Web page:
https://www.tripadvisor.co.nz/Attrac...th_Island.html
Otago Peninsula:
Otago Peninsula, Dunedin, New Zealand

The Catlins:
Official website for the Catlins, New Zealand ? Tourism and Community Information
Catlins coastal area: Places to go in Otago
7-curio-bay-porpoise-bay.pdf

Te Anau Glowworm Caves:
https://www.realjourneys.co.nz/en/ex...lowworm-caves/

Akaroa (near Christchurch):
https://www.blackcat.co.nz/

Kaikoura:
Dolphin Swim Kaikoura, New Zealand. Watch and swim with dusky dolphins
Kaikoura Peninsula Walkway: Walking and tramping in Kaikoura area

Prepare for all kinds of weather: sun and warmth, rain, wind and cold.

Last edited by Diamantina; Mar 25th, 2018 at 06:23 PM.
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Mar 25th, 2018, 10:38 PM
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You'll see keas, NZ's and world's only alpine parrot, in mountainous areas of the South Island, such as Arthur's Pass, Milford Road, and Aoraki Mt. Cook. Please don't feed the native birds or leave crumbs around.
https://www.theguardian.com/world/20...ces-extinction

You can see kiwis in captivity in several wildlife centres, including those in Hokitika (Wildlife Sanctuary & Kiwi Experience - The National Kiwi Centre), Franz Josef (The Centre ? West Coast Wildlife Centre), Queenstown (Welcome - Kiwi Birdlife Park), and Christchurch (Kiwi at Willowbank - Willowbank Wildlife Reserve & Restaurant). These centres play an important role in conservation by incubating the eggs of wild kiwis until hatching and/or caring for kiwis until they're big enough, 1.2 kg., to defend themselves from stoats. When big enough for release, they'll live as wild birds in a few forests.

If you'd like to see kiwis in the wild, your best bets would be on a kiwi tour of Okarito Forest (near Franz Josef) or on Stewart Island and Ulva Island.

Another native bird you might see is the weka. It's easy to see along the South Island's West Coast. Like the kiwi, it's flightless:
http://nzbirdsonline.org.nz/species/weka

You can read more about the native wildlife on the Dept. of Conservation site:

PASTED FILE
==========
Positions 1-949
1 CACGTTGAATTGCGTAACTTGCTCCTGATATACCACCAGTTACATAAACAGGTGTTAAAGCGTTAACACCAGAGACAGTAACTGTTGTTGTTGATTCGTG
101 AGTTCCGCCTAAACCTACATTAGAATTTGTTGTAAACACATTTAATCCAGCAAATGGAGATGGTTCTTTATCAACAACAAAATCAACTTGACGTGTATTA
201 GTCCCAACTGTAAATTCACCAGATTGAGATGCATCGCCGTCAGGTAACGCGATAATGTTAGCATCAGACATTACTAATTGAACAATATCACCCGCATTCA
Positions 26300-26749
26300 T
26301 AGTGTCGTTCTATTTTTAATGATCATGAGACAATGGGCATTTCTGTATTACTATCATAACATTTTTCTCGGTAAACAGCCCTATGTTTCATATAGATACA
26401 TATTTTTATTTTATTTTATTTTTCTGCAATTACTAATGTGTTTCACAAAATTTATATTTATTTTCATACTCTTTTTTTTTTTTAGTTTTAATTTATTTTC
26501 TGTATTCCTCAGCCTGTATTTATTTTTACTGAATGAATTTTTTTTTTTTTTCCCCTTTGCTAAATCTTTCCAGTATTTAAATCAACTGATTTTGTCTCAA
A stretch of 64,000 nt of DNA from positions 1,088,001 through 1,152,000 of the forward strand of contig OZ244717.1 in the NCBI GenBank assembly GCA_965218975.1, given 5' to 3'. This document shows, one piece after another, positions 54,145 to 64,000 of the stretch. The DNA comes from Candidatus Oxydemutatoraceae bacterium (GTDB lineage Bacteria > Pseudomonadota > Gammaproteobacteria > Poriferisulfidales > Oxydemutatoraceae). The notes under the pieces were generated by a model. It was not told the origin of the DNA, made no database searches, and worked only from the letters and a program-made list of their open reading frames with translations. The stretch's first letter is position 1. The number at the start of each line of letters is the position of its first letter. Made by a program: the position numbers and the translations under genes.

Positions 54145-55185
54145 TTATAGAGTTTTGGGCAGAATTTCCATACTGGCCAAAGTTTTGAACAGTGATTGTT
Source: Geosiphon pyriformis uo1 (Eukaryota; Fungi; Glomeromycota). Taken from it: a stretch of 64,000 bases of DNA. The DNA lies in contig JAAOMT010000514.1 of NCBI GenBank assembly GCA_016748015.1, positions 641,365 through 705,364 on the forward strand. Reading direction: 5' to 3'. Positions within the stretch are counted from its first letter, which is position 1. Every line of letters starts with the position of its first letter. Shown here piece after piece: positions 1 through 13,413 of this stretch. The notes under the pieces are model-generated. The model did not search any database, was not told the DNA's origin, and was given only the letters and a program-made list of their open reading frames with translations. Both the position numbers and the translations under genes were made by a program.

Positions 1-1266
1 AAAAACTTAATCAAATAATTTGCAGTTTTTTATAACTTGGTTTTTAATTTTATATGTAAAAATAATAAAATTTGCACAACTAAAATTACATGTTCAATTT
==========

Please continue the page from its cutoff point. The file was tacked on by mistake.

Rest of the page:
New Zealand native animals: Conservation

The Dept. of Conservation website also had information on walking tracks and camping sites.
Walking and tramping: things to do
Camping: Things to do

Last edited by Diamantina; Mar 25th, 2018 at 10:48 PM.
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Mar 26th, 2018, 12:39 AM
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Have you any specific concerns that make you feel you may not take to life in a camper van?
we have taken several long trips on both the north and South Islands and loved every second (well almost).


The freedom a camper van s=affords is second to none. although is is essential to plan in advance where you want to go a camper van allows you to vary your planes at will. if you like somewhere, stay longer, not os keen? Move on. a added bonus is that you donít have to worry about packing and unpacking every time you move.

We have woken up to some of the most amazing views on the planet



.
Lake Paringa at dawn from the DOC Campsite

For us as keen cooks, have the ability to cook for ourselves using the amazing NZ produce is a major plus.

We always use a combination of tended to use a combination of Freedom/Wild camping, Commercial campsites and DOC Sites. we only used Commercial sites when absolutely necessary to charge batteries etc. We would also take advantage of all their facilities. the luz=xury of a long full shower cannot be understated after the short water conserving showers in the van! Use of a full communal kitchen was also a bonus (although if you see groups of young Chinese in the kitchens IME they are best avoided!

Diamantina has already provided a lot of great suggestions to meet your needs, re wildlife etc. most of which can be met on the South Island. we have tended to spend a larger proportion of time on the SI than the north, usually picking up our van in CHC and dropping off in Auckland. 2.5 week is a great amount of time to cover the highlight of the south but I do think you would be spreading yourself too thinly if you included the north.

I did start writing a few blog posts re our penultimate trip but never got around to finishing them those that I did are here https://accidentalnomads.com/category/new-zealand/